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Fingert J, Burden J, Wang K, Kwon Y, Alward W, Anderson M.  Circumferential iris transillumination defects in exfoliation syndrome.  PURPOSE: We identified a pattern of concentric circular transillumination defects (TIDs) in a few patients with exfoliation syndrome (XFS) using an infrared detection system. This pattern of iris abnormality has also been observed in a mouse model of XFS. The objective of the current study is to determine whether concentric iris TIDs are specific to XFS and may have some diagnostic utility for identifying early cases of disease. MATERIALS AND METHODS: A total of 68 volunteers from the University of Iowa Glaucoma Clinic with normal eyes (n=21) or diagnoses of either XFS (n=12), pigment dispersion syndrome (PDS) (n=8), or primary open-angle glaucoma (POAG) (n=27) were enrolled in the study. The irides of these subjects were each examined by 4 ophthalmologists masked to their diagnosis, using infrared videography. The presence of concentric, circular TIDs on the videos was graded as none (grade 0), possible (grade 1), definite (grade 2), or prominent (grade 3) by 4 examiners. We searched for an association between the presence of concentric bands of transillumination and the diagnosis of XFS after removing the effect of different raters was evaluated using the Cochran-Mentel-Haenszel test. We performed the same analysis for PDS and for POAG. RESULTS: The presence of any concentric, circular iris TIDs (grades 1 to 3) was detected in a mean of 38% normal subjects, 35% POAG patients, 53% PDS patients, and 77% of XFS patients. When the frequency of concentric, circular iris transillumination (grades 1 to 3 pooled) was compared between each of the patient groups and normal controls, a significant difference was detected between XFS patients and controls (P=0.000019). No significant difference was detected between POAG and controls (P=0.64) or between PDS and controls (P=0.20). Furthermore, prominent concentric, circular iris transillumination (grade 3) was only observed in XFS. CONCLUSIONS: Detection of concentric, circular iris TIDs with an infrared system is easy, inexpensive, rapid, and relatively specific in XFS. Future larger studies will be needed to confirm the findings of this small pilot study. Furthermore, this examination technique has the potential to help physicians to make earlier diagnoses of XFS and to better plan for future surgeries to minimize risk of complication..  2013. 22(7):555-558.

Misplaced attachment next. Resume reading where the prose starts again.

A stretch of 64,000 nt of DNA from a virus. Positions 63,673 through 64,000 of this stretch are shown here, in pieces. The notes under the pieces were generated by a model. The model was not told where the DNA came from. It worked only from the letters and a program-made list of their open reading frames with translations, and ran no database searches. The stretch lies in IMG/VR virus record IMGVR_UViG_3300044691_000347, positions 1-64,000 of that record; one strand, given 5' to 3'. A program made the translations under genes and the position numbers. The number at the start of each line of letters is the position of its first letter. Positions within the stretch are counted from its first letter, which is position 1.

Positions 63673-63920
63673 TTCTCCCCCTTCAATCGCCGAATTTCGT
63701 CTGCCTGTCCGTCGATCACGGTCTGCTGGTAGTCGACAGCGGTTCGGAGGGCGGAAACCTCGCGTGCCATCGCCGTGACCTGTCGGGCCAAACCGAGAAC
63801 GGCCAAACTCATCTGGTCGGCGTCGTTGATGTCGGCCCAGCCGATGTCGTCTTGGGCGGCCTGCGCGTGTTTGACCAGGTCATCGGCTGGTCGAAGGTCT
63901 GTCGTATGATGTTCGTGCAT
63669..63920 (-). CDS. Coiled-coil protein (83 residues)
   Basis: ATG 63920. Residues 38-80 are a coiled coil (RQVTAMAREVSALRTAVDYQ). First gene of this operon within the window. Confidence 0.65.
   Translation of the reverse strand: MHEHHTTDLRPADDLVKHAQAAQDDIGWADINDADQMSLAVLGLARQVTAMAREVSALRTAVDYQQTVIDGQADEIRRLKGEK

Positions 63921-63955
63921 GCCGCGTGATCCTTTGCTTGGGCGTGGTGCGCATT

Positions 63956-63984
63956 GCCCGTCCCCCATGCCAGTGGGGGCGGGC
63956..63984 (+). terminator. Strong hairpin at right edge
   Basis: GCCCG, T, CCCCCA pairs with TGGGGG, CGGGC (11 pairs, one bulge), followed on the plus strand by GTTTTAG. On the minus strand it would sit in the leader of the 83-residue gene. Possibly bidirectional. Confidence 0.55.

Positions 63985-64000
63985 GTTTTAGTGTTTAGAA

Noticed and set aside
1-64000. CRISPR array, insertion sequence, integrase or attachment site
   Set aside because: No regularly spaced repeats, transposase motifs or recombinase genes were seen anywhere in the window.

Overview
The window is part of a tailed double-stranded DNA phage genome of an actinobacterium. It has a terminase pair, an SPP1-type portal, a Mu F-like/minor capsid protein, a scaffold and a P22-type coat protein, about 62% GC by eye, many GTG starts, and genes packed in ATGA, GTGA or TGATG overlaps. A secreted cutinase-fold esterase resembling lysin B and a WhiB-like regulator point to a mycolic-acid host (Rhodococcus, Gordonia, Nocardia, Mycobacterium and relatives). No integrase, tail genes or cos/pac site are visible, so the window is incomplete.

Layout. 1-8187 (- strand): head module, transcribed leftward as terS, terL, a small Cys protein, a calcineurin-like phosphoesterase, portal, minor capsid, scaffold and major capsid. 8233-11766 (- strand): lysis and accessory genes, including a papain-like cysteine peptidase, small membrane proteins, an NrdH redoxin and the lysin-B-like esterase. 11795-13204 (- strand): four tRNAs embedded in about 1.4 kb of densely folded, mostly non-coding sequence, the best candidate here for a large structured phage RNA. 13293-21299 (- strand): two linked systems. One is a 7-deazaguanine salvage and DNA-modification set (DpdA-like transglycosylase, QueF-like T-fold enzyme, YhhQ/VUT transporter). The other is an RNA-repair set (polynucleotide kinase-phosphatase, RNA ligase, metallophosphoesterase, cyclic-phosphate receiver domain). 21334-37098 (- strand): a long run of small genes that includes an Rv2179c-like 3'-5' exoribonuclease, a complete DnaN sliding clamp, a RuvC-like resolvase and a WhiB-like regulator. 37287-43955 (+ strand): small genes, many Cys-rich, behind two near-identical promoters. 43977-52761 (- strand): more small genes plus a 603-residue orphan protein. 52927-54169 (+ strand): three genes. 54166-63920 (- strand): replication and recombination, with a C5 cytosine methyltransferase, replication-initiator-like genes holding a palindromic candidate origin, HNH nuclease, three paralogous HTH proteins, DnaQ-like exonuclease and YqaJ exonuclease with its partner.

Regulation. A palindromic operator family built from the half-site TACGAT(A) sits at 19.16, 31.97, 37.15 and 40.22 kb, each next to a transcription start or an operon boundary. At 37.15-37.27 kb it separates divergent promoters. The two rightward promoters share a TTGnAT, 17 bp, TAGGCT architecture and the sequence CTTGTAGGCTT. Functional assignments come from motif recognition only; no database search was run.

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Lu Y, Vitart V, Burdon K, Khor C, Bykhovskaya Y, Mirshahi A, Hewitt A, Koehn D, Hysi P, Ramdas W, Zeller T, Vithana E, Cornes B, Tay W, Tai E, Cheng C, Liu J, Foo J, Saw S, Thorleifsson G, Stefansson K, Dimasi D, Mills R, Mountain J, Ang W, Hoehn R, Verhoeven V, Grus F, Wolfs R, Castagne R, Lackner K, Springelkamp H, Yang J, Jonasson F, Leung D, Chen L, Tham C, Rudan I, Vatayuk Z, Hayward C, Gibson J, Cree A, Macleod A, Ennis S, Polasek O, Campbell H, Wilson J, Viswanathan A, Fleck B, Li X, Siscovick D, Taylor K, Rotter J, Yazar S, Ulmer M, Li J, Yaspan B, Ozel A, Richards J, Moroi S, Haines J, Kang J, Pasquale L, Allingham R, Ashley-Koch A, Consortium N, Mitchell P, Wang J, Wright A, Pennell C, Spector T, Young T, Klayer C, Martin N, Montgomery G, Anderson M, Aung T, Willoughby C, Wiggs J, Pang C, Thorsteinsdottir U, Lotery A, Hammond C, van Duijn C, Hauser M, Rabinowitz Y, Pfeiffer N, Mackey D, Craig J, Macgregor S, Wong T.  Genome-wide association analyses identify multiple loci associated with central corneal thickness and keratoconus.  Nat Genet.  2013. 45(2):155-163.
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Anderson M.  NCBI MyBibliography. 
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Anderson M.  Thomson Reuters ResearcherID on Web of Science: B-4580-2009. 
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Date Last Modified: 06/07/2014 - 21:56:23